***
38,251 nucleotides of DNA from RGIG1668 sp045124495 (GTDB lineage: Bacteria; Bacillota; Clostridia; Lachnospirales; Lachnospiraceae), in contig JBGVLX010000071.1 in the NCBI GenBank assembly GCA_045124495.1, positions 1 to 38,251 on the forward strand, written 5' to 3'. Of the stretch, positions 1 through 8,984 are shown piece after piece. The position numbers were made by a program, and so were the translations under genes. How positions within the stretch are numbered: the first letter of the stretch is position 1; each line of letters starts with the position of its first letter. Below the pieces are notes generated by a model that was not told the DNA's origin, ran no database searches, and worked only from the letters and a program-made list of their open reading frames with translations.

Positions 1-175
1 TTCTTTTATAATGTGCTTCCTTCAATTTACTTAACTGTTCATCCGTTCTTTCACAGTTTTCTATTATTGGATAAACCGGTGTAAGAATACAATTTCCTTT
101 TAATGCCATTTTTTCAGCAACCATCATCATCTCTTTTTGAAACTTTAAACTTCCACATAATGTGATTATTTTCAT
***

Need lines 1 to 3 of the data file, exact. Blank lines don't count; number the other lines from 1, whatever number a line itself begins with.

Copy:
38,251 nucleotides of DNA from RGIG1668 sp045124495 (GTDB lineage: Bacteria; Bacillota; Clostridia; Lachnospirales; Lachnospiraceae), in contig JBGVLX010000071.1 in the NCBI GenBank assembly GCA_045124495.1, positions 1 to 38,251 on the forward strand, written 5' to 3'. Of the stretch, positions 1 through 8,984 are shown piece after piece. The position numbers were made by a program, and so were the translations under genes. How positions within the stretch are numbered: the first letter of the stretch is position 1; each line of letters starts with the position of its first letter. Below the pieces are notes generated by a model that was not told the DNA's origin, ran no database searches, and worked only from the letters and a program-made list of their open reading frames with translations.

Positions 1-175
1 TTCTTTTATAATGTGCTTCCTTCAATTTACTTAACTGTTCATCCGTTCTTTCACAGTTTTCTATTATTGGATAAACCGGTGTAAGAATACAATTTCCTTT